Three Dimensional Protein Structures

Protein Structure & Folding
(9 / 25 / 2008)
•Secondary Structure
•Tertiary Structure
•Quaternary Structure and Symmetry
•Protein Folding
Example of each level of protein structure
Fibrous Proteins
 Keratin - A Coiled Coil
Nails, hair, horns and feathers
 or -forms
30 variants, tissue specific
type I
type II
acidic negative charge
basic positive charge
 keratin
• hair- 20 M diameter
• macrofibril 2000 Å parallel to hair
• microfibril 80 Å and high sulfur content protein
• can break -S-S- with mercaptans and reconnect (i.e. can
give hair a “permanent” wave)
 keratin proteins are helical
but spacing differs from a regular -helix
a 5.1 Å vs. 5.4 Å pitch.
This change in pitch forms closely associated pairs of
helices. Each pair consists of a type I and type II
Left-handed coil
310 AA residues 7-residue pseudo repeat.
Helical wheel - Look down an  helix and residues
stick out from center of helix 3.6 residues/turn 360 =
100 per residue
repeat on side of helix
View down the coil axis
Helical wheel diagram
a and d residues are
antiparallel strands
A coiled coil
a & d are non-polar and face the same side of helix.
3.6 residues/turn
3.5 residues hydrophobic repeat
The hydrophobic strip aligns between two helices with 18
inclination from one to another.
Dimer  protofilament  microfibril  macrofibril  hair
 keratin rich in cys and form disulfides
hard keratin cys content is high
soft keratin cys content is low
Perms reduce R-S--S-R bonds to 2R-SH
Curly hair has more Cys residues.
Higher order  Keratin structure
Collagen -A Triple Helix
Bones, teeth, cartilage, tendon, ligament, blood vessels and skin
Strong, flexible, stretchy
Several types
vessels, fetal skin
Type I 285 kDA
skin, bone tendon, cornea vessels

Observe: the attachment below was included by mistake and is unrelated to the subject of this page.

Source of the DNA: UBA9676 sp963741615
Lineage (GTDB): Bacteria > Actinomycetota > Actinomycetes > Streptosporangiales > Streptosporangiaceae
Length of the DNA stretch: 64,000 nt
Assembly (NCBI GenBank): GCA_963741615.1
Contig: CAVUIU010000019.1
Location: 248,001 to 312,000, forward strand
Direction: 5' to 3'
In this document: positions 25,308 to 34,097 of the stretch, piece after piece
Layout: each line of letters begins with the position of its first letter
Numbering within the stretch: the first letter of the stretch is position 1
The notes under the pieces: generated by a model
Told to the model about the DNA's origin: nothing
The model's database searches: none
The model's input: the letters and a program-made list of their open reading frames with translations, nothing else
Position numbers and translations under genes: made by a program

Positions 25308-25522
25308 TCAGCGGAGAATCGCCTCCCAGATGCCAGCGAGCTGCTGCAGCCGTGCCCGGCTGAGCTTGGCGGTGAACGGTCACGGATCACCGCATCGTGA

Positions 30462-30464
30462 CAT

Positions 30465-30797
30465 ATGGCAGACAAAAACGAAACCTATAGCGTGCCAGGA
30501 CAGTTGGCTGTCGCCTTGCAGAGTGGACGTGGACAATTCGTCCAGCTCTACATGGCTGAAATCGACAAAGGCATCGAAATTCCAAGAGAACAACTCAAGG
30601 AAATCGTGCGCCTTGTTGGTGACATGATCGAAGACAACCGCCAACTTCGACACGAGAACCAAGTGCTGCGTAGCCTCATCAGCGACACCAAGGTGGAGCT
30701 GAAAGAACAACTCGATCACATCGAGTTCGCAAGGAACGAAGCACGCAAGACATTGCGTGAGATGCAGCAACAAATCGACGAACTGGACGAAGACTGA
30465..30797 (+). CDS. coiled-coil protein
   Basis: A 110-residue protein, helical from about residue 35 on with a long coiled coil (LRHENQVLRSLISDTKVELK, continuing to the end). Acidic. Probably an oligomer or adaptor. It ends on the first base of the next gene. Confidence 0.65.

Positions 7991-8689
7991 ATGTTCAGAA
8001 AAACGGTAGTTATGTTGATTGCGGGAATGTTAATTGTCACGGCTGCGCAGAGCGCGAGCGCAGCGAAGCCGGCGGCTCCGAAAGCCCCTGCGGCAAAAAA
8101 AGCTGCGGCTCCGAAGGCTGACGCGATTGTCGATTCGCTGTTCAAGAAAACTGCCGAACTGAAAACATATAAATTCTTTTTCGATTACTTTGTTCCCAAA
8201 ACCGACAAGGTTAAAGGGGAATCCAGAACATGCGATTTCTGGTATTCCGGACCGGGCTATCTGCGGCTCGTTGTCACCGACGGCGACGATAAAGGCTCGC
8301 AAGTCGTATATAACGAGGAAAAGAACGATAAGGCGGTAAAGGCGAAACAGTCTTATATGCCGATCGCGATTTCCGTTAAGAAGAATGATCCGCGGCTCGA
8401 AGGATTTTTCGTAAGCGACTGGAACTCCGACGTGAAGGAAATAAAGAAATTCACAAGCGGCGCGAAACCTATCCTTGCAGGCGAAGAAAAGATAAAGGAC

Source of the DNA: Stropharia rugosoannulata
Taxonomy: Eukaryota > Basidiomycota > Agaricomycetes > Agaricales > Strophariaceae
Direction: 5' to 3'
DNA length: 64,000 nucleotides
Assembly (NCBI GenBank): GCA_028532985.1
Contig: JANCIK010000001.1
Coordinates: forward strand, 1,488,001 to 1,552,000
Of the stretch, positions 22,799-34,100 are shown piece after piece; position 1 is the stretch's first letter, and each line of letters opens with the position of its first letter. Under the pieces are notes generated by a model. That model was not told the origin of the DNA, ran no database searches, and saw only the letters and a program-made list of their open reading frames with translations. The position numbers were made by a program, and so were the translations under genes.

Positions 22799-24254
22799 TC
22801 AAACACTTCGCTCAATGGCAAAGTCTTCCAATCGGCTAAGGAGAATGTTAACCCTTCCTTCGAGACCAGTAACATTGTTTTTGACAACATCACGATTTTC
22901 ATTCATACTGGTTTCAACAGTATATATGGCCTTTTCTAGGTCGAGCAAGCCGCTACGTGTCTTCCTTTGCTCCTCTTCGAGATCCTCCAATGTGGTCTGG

14Å wide
3000 Å long 30 distinct peptide types 16 variants
1/3 gly; 15-30% 4-hydroxyproline (Hyp); some 3-hydroxyproline (3Hyp), and some 5-hydroxylysine (Hyl)
Gly-X-Y X often Pro Y often Hyp
like a poly Gly or poly Pro helix
Left-handed 3.0 residues/turn pitch 9.4 extended
conformation the prolines avoid each other.
3 left handed helices combine in a triple right
handed coil.
Rope twist or metal cable
longitudinal force (pulling) is
supported by lateral compression
opposite twisted strands prevents
twists from pulling out.
Vitamin C is required for hydroxyproline formation
Hydroxyproline gives collagen stability and strength by H-bonding.
Without prolyl hydroxylase, collagen denatures at 24C instead of 39
to form gelatin.
Scurvy-skin lesions, broken blood vessels, wounds don’t heal, teeth
fall out, cannot stand.
Crosslinking requires lysine oxidase
N  C - CH2 - CH2 - NH2
sweet pea
-Aminopropionitrile, from
Inhibits lysine oxidase i.e. no crosslinking several diseases:
Lathyrism (abnormalities in bones, joints, etc.)
Osteogenesis imperfecta, brittle bone, A single amino acid
change could be lethal
Ehlers-Danlos syndromes, hyperextensible joints and skin,
Indian rubberman
Osteoarthritis - cartilage.
Tertiary protein structure
• Describes the folding of its secondary structural elements
• Determined via nuclear magnetic resonance (NMR) spectroscopy and
X-ray crystallography
• 3D structures of many proteins are available at
The Protein Data Bank (PDB)
Nuclear Magnetic Resonance (NMR)
The calcyclin dimer. Potts et al.,
NSB 2, 790-796 (1995)
“Most atoms in the biological molecules have a little magnet
inside them. If we put any of these molecules in a big magnet,
all the little magnet in the molecule will orient themselves to line
up with the big magnet”, allowing to scientist to probe various
properties of the molecule…
NMR at the UH
• The UH Keck/IMD NMR
Center has the first 800
MHz NMR spectrometer
installed within Texas.
• The latest facility
enhancement, in January
2006, is the installation of
a Bruker 5mm TXI
CryoProbe for the 800
MHz instrument.
– This NMR probehead is
cooled by cyrogenic helium
gas to reduce thermal noise
and improve the signal to
noise ratio by as much as
three times a conventional
UH 800 MHz NMR Spectrometer
X-ray crystallography
X-rays are bounced off of the
X-rays are diffracted by electrons
in the various atoms/bonds
The diffraction pattern of the
X-rays is measured and an
electron density map is created
(cyan in the figure to the left)
Attempts are made to fit amino